“Never stop playing the game.”
Sir Peter Michael

Home Away From Home

Paul and Emily make the winery’s refurbished cabin their home when they visit from Berkshire. They have reimagined the scene, added the pétanque games court, wigwams for the very young, the tall totem pole, and a deck BBQ. It is now their friends and families who hope to be invited sometime to be part of life on this famous working ranch, to run and walk the trails, to climb the hills, and explore this wild, primitive land that we have only partially tamed with neat rows of vines. They have created the beach at the lake where summer parties continue to the strains of music into the early morning hours whilst the energetic younger group dives and swims with screams of delight and laughter.

When we are there, we live in a wildlife safari park with coyotes, a family of bears, and peregrine falcons to egrets. The fish jump from the lake, and the turtles climb onto the warm rocks, basking in the sun. Some go fishing whilst others gallop around the vineyards on polo ponies before wading across the lake. Not so friendly, the occasional rattlesnake and black widow spider have been spotted. We have adopted as many natural corridors as we can, maintained the creek banks, and planted a wonderful garden—now replanting to drought-resistant varieties.

It’s a wild, rugged place a long way from normal urban civilisation, so far that we use satellites to get Wi-Fi. The vectors of disease, insect, virus, or yeast are challenging to control, but with the new natural remedies, our footprint is minimal. Fifteen years ago, we built one of the early solar farms that reduced our power requirement by 90 per cent, and we have just taken delivery of our first electric SUV from Rivian to tour the property. The Monarch electric tractor has arrived and is on trial, so our carbon trail is getting smaller and smaller.

Pete and Tucker watch the comings and goings of the family.

None of this would have happened without Herb Westfall, ranch manager and general factotum, who makes things happen for the ranch and winery, as well as organising life for all those who stay. Herb was born and brought up on the next-door property and, as a result, knows everything that has ever happened in the locale over the last fifty years.

My father had always wanted a vineyard in France and, in the 1960s, set off with a partner to see what could be available in Burgundy. He returned empty-handed and said that the French didn’t want foreigners, particularly English, to own their vineyards and that Code Napoleon proscribed inheritance law in a way that destroyed vineyard integrity. But here was I, just twenty years on, creating vineyards in California, somewhere he would never have thought of. I was pleased that, although not too fit, he managed to visit us and saw what he could never have imagined in his wildest dreams.

Paul en route for wine travels for the family wine business—now in its fourth decade.

We love this estate, with its rugged and primitive land, so much that within the family we have agreed upon a long-term strategy, our 100 × 100 plan, that is, 100 per cent owned by the family for 100 years. Now that responsibility has passed to Paul and Emily, who have three wonderful offspring, each of whom have said that eventually they would want to run the ranch. One of them may well get the chance.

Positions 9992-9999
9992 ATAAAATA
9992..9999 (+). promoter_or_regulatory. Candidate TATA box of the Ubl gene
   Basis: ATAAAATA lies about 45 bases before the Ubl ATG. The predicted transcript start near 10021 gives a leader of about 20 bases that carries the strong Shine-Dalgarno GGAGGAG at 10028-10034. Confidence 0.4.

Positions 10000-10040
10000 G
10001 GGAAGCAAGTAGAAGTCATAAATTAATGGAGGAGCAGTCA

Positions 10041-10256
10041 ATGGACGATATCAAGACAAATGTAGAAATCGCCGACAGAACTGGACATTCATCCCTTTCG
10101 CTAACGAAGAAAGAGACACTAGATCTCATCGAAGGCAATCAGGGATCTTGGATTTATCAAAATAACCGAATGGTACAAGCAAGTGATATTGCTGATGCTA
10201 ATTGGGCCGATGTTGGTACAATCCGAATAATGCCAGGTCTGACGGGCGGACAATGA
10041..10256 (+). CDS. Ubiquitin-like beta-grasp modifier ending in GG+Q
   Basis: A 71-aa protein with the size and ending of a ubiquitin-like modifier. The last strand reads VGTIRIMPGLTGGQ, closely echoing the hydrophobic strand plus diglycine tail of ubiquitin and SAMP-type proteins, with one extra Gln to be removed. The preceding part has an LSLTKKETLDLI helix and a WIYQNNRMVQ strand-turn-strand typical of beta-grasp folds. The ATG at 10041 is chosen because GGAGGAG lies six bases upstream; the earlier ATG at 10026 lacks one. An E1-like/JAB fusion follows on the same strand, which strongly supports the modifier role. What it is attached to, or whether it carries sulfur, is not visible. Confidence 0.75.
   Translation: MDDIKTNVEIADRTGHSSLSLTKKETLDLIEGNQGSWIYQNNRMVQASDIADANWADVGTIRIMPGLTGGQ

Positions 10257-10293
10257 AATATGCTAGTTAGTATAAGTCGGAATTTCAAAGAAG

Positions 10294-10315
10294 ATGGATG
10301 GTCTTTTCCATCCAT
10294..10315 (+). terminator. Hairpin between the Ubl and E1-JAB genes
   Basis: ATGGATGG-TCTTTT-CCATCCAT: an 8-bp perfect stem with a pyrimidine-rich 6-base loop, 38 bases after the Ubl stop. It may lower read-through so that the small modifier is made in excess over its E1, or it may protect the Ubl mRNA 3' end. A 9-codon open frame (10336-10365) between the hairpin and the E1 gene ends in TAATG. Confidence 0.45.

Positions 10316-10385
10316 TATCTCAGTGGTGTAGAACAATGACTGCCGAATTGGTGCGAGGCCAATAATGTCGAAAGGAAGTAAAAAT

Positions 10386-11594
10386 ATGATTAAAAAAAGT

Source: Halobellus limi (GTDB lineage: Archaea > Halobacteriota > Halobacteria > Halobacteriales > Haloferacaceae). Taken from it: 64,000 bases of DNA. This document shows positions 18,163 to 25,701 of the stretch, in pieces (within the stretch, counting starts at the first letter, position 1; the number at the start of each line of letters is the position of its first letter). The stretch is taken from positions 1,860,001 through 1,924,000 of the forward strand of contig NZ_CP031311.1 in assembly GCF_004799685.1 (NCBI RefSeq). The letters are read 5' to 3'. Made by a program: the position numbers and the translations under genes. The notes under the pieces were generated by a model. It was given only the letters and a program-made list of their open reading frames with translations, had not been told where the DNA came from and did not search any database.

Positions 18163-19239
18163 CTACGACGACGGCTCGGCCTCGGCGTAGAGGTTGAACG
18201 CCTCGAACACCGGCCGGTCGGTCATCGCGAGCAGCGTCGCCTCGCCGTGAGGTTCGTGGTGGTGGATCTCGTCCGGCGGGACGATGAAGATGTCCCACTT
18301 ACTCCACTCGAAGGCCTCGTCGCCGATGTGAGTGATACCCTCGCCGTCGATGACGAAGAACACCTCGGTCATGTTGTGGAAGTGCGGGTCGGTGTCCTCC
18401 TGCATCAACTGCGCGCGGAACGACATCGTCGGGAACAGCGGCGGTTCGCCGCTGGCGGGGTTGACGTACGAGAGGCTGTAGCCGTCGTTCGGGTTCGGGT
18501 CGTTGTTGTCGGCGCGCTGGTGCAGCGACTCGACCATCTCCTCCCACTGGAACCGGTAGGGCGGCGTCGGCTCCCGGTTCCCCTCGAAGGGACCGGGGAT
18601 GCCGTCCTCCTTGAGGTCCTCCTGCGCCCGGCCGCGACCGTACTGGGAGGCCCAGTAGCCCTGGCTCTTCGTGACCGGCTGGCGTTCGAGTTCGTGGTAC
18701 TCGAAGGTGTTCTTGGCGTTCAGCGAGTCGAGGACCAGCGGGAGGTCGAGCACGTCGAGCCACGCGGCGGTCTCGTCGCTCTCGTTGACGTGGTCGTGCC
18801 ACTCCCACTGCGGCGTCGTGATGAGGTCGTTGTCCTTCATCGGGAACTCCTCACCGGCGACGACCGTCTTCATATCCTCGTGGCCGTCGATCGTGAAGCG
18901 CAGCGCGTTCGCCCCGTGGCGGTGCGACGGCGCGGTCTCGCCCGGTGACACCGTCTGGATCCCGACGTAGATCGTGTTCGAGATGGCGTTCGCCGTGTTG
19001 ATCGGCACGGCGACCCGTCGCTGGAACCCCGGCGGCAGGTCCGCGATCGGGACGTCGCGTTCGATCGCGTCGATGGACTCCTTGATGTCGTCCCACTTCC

Mylo enjoys the summer sun on the property’s small lake.

Every year the family spends time on this land. Anna can often be found with her paintbox.

Elliot, Paul, and Emily outside the cabin, our home away from home.

“We love this estate, with its rugged and primitive land, so much that within the family we have agreed upon a long-term strategy.”

Pete in his element, tinkering with electronics and enjoying a glass of red wine, summer 2023.

Dedicated Stewardship

Sugarloaf Ranch was to be the future home to Peter Michael Winery, the next monumental task was to find the best people to care for the land and begin the arduous feat of planting vineyards—this was met with much skepticism. Spanning over 750 acres (303 hectares) up the steep slopes of Mount Saint Helena, many thought it would be impossible, let alone prove to produce a world-class claret. We were very fortunate. Scott Rodde, our president, had discovered Helen Turley as our first winemaker and Alan Peirson as the estate manager. While I coerced my young boys to participate in the first planting of Les Pavots vineyard, many talented individuals contributed to the founding of the winery and bringing the vision to reality, but several caretakers have worked the land and vineyards for over twenty years and continue to do so today.

Maintaining the ranch with so many moving parts is no small undertaking. Herb Westfall has been the man for over the last twenty years. No regular hours, no routine jobs. Things going wrong in the small hours whilst a storm is in full spate or fire breaking out somewhere are met with a resolute “we’ll fix it” attitude, and sure enough, it is. The family and business often depend upon Herb; it’s been like that since he was a boy.

Herb, pictured here as a child, is a native of Knights Valley. His family home was adjacent to the Knights Valley Ranch, and his father mined cinnabar on the property in the ’60s.

For over twenty years, Herb and his team manage all aspects of the ranch, from forestry to the engineering of Côte Deux Mille.

Over thirty years ago a young vineyard manager arrived and instantly started reorganising the vine layout on the mountain. He hasn’t stopped. Javier Aviña decided he was going to stay and build some of the most astonishing vineyards in the world. The extraordinary thing is that he doesn’t look any older than he did those years ago, but the vines do.

Javier worked in vineyards for a short time before joining the team over thirty years ago. Since his arrival, he engineered and manages all vineyard sites alongside his dedicated teams.